In the county where I live, there are no bookstores at all, indie or otherwise. In the decades I have lived here, I can’t remember there ever being one. If you want a book, you can hope the local Wal-Mart or CVS might carry it, or that someone might’ve donated it to the charity shop, but otherwise, you’ll have to look elsewhere. It’s difficult to pin down the exact ramifications of not having a bookstore of any kind in our area, and it feels a bit like a “chicken or the egg” scenario: do we not have bookstores because we are statistically so uneducated or are we so uneducated because we don’t have bookstores? I’m uncertain about what the truth might be. It seems fair to assert, though, that the lack of one has been detrimental to those who live here, and particularly to those who grow up here.
For a long time, this lack of a bookstore meant that most book buying occurred over the internet, usually from places such as Barnes and Noble or Amazon. In recent years, though, the capability of smaller bookstores to compete with big stores has increased. The development of Libro.FM and Bookshop.org have made it possible for me to support somewhat local bookstores through my physical and audiobook purchases. I have tried to support these in my capacity as a writer and reader, as well: I am a member of the Libro.FM Influencer program and am an affiliate for Bookshop.org and promote the use of them through my public accounts. I can’t remember who said this, but somewhere online I read a statement that went something like: “Buy that book from an indie bookseller. You don’t need it in two days” – referencing Amazon’s Prime shipping, of course – “you aren’t going to read it for six months, anyway.” It made me laugh. In many cases, that’s the truth.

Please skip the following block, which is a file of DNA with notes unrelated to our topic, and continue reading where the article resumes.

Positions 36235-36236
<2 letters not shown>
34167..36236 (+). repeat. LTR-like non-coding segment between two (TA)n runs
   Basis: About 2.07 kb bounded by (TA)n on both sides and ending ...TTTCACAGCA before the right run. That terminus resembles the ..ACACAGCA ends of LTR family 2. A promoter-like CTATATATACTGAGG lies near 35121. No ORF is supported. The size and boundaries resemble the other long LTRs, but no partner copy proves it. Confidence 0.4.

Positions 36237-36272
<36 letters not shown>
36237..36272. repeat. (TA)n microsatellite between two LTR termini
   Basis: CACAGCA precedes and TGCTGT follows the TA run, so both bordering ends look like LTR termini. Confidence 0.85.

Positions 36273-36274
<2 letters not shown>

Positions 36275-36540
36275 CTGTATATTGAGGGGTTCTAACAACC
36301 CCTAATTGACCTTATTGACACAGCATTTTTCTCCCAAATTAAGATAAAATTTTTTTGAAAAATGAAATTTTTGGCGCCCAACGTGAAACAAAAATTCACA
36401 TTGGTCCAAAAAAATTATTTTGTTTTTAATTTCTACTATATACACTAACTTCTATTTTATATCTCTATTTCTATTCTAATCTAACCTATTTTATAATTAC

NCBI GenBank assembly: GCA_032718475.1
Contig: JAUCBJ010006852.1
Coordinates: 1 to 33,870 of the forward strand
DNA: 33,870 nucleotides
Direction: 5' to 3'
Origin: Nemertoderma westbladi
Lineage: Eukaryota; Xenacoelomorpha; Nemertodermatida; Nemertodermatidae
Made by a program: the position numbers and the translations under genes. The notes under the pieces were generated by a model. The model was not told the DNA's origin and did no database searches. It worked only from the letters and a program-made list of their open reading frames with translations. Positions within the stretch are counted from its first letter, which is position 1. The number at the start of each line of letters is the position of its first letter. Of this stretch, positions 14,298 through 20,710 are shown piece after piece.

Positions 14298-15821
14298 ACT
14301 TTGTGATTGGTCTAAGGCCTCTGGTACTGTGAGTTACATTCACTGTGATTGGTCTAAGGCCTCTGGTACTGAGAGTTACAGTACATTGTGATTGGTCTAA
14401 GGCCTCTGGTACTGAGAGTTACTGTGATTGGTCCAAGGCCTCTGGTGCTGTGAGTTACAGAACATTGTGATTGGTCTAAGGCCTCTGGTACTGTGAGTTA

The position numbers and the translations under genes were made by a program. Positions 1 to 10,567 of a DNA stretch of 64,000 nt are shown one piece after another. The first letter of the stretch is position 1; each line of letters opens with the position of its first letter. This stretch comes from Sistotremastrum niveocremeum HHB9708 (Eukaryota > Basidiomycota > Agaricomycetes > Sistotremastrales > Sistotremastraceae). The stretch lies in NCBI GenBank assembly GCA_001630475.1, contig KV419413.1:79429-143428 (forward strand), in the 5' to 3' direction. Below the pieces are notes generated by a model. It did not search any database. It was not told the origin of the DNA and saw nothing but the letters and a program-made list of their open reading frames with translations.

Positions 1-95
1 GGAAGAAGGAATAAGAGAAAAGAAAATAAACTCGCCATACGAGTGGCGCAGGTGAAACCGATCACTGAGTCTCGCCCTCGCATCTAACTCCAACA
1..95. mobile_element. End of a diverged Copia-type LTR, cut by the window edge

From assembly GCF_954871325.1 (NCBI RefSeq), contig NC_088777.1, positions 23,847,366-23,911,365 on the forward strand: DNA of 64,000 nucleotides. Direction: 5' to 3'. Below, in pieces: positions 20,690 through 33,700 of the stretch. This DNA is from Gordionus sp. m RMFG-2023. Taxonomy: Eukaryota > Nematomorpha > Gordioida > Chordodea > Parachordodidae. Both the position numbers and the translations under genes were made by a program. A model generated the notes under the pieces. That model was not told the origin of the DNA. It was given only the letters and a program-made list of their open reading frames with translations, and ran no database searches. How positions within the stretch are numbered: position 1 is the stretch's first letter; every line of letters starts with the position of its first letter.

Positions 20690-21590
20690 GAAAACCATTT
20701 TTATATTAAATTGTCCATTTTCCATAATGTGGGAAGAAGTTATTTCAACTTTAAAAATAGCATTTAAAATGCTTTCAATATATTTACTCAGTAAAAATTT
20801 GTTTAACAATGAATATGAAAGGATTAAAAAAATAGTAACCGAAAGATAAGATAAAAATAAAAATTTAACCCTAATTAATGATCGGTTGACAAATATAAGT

Though our county doesn’t boast any bookstores, a couple of our neighboring counties do or have at times over the years. I remember in high school having a field trip to a bookstore in the next county over. I think it must’ve been for our honors English class, or perhaps a gifted trip. It seemed to me like something you’d see on television, the background setting for a group of college students. It was very dark, I remember, and it had a very earthy ambience. It had a front section that had shelves and shelves of books artfully arranged, but in the back, there was a coffee shop that served a number of decadent dishes (or so they seemed in my childhood).
I don’t know when they went out of business. Likely, it was when I was away at college, but especially after what we read this week, it isn’t surprising that it did. From the details of costs of running a bookshop versus the profits of one, it seems miraculous that anyone ever manages to successfully do so. Things such as Bookshop.org and Libro.FM certainly help, though. There is a new independent bookstore in our neighboring county now, and I am linked to it through my accounts though I have never set foot there.